Rumor has it that upon his deathbed, Frank asked Mary to take care of the homestead. Mary found this to be a great pressure on her, and she tried to keep her promise to him. Additionally, Frank made sure his will clearly defined his wishes for his estate. The real estate he owned was divided between his children, but no one was to take ownership until Mary’s death. One interesting part of his will was an article that stated the property was not to be transferred or sold for 15 years after Mary’s death, AND it was not to be sold to anyone who would “engage in liquor traffick [sic] either wholesale or retail” (Fig 5). Mary and her son, William, were co-executors, and William didn’t play nice. He tried to keep his mother from the accounts and books, but was ordered by the judge to stop his shenanigans and give his mother access to what she wanted.

Fig 5. Excerpt from Francis Hafner's Will (JPG)
Fig 5. Excerpt from Francis Hafner’s Will (Greene County Archives)

William seemed to be an interesting character. He had a child, Nettie, with Hattie Birch in 1874, but never had contact with the child. He became a physician and married Rebecca, who was over 20 years younger than him, around 1897. They never had children. Upon William’s death, he left all the entirety of his estate to Rebecca, besides the $10 that was to be given to Nettie. However, William added an unusual request – that Rebecca never remarry (Fig 6). Rebecca acquiesced, remaining a widow until her death.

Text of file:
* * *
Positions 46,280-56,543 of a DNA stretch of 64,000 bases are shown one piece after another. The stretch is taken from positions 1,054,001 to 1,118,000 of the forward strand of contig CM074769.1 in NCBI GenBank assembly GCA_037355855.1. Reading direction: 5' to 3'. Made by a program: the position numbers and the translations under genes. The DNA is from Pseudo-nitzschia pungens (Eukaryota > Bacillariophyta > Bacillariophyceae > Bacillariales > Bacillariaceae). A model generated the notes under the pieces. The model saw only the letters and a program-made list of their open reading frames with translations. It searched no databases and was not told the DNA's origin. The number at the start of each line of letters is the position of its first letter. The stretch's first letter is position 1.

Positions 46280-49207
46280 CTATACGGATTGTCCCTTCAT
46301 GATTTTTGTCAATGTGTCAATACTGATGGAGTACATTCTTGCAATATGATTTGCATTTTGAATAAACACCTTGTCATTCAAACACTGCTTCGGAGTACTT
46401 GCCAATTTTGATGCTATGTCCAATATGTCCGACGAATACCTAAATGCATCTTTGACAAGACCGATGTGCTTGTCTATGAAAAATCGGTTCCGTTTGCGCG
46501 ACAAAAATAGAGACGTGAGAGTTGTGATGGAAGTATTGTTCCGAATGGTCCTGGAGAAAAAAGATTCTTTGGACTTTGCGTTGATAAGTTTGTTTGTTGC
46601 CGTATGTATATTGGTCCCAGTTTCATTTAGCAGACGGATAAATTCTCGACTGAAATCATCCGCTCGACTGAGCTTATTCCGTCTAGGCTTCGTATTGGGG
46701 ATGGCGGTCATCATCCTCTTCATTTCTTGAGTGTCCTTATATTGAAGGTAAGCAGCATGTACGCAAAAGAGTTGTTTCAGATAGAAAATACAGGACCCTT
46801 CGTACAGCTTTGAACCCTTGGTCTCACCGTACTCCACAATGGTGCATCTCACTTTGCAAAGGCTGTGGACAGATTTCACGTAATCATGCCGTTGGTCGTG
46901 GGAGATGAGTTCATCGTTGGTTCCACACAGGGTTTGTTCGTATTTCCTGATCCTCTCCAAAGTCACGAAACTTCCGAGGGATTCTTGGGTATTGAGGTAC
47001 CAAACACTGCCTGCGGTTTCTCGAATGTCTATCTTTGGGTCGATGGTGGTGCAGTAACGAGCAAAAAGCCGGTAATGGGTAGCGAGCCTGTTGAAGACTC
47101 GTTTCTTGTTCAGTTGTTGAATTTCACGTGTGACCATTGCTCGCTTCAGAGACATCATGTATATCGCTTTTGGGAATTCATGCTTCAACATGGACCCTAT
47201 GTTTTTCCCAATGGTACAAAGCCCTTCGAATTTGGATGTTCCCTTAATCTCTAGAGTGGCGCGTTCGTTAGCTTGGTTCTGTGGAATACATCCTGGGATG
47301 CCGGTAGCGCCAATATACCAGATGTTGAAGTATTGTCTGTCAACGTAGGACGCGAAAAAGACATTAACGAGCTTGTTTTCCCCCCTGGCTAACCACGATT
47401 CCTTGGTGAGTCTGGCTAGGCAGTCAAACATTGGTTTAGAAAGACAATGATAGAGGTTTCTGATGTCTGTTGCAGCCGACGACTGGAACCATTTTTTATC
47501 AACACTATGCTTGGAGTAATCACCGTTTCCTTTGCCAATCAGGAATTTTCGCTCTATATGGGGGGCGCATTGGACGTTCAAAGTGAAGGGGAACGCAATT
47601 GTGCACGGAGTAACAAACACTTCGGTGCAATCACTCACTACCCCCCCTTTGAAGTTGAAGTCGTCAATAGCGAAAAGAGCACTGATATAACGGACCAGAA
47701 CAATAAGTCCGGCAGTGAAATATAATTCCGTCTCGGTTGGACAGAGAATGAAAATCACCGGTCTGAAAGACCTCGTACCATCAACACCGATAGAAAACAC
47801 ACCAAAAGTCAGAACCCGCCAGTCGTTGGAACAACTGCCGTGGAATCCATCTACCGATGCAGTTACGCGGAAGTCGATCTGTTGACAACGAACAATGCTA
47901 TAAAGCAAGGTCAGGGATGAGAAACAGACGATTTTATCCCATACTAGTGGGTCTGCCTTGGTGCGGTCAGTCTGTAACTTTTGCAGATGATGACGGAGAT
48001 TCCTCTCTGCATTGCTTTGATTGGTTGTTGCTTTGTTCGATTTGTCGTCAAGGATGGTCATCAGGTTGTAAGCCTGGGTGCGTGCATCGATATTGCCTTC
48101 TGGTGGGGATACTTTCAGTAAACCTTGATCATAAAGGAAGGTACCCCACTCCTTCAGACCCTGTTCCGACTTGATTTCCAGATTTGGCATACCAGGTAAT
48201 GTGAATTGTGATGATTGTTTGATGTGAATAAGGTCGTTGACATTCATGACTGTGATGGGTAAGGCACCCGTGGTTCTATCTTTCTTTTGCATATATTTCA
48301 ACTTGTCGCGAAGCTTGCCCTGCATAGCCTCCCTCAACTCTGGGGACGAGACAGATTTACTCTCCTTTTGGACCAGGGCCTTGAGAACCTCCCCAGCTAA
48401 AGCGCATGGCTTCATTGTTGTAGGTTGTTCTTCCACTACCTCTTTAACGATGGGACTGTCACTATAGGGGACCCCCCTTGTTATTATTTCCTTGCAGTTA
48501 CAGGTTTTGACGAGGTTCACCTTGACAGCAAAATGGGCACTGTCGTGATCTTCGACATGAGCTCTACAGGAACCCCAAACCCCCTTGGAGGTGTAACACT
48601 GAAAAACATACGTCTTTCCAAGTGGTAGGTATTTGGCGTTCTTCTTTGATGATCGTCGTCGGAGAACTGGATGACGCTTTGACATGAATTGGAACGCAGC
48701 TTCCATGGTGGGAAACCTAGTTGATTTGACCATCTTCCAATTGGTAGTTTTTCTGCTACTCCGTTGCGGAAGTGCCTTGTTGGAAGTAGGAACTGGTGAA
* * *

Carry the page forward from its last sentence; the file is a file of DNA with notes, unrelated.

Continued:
Fig 6. Excerpt from William Hafner's Will (JPG)
Fig 6. Excerpt from William Hafner’s Will (Greene County Archives)

Mary Ellen and Charles were left the homestead (the current Ye Olde Trail Tavern). Myrtle Hafner (later King, and daughter of Frank Jr.), was to get the furniture she requested, as well as some property that was adjacent to the homestead. The others were left various properties as well. However, it is the homestead that is of consequence in this story. As far as I can tell, the homestead stayed in the Hafner/King family until 1965. In 1966, it was transferred to Edwin H. and Martha G. Luttrell, who in turn sold it to Upland Corporation in 1969. Upland Corporation sold the property in 2017 to Beardco LLC, who still owns it today.

Now that you have a little history into the family and property, how about those ghost stories? Let’s recount the claims. One story claims that there is a blond woman in a blue dress who roams the tavern. The stories usually don’t have her upset, but rather smiling as she floats from room to room. From what I’ve learned, many believe that this apparition is Mary Hafner, the wife of Francis Hafner, who continues to watch over the place even in death.

There is another story of a woman with long black hair, wearing all black, who haunts the upper floor. She is seen crying and unhappy. This was a new story to me, but some claim she is the daughter-in-law of Hafner, who was tricked into marrying one of the Hafner boys. One story claims it is Josephine, who married Frank Jr., while another story claims it is Rebecca.

I’m going to be honest, there was a great deal of family drama in the Hafner family, and I HAVE to do a future blog post to dig a little deeper… but what do you think? Who are these women? Do you believe one is Mary Hafner, fulfilling her promise to watch over the place? Do you think it is Josephine or Rebecca, saddened by a forced marriage or inability to remarry?

Next time you’re at Ye Olde Trail Tavern, keep your eyes, ears, and mind open. One of these apparitions just may decide to show themselves to you…

Until Next Time…

Sources:
Ancestry.com
FamilySearch.org
Greene County Archives / Greene County GIS Maps
NewspaperARCHIVE.com
Yellow Springs Heritage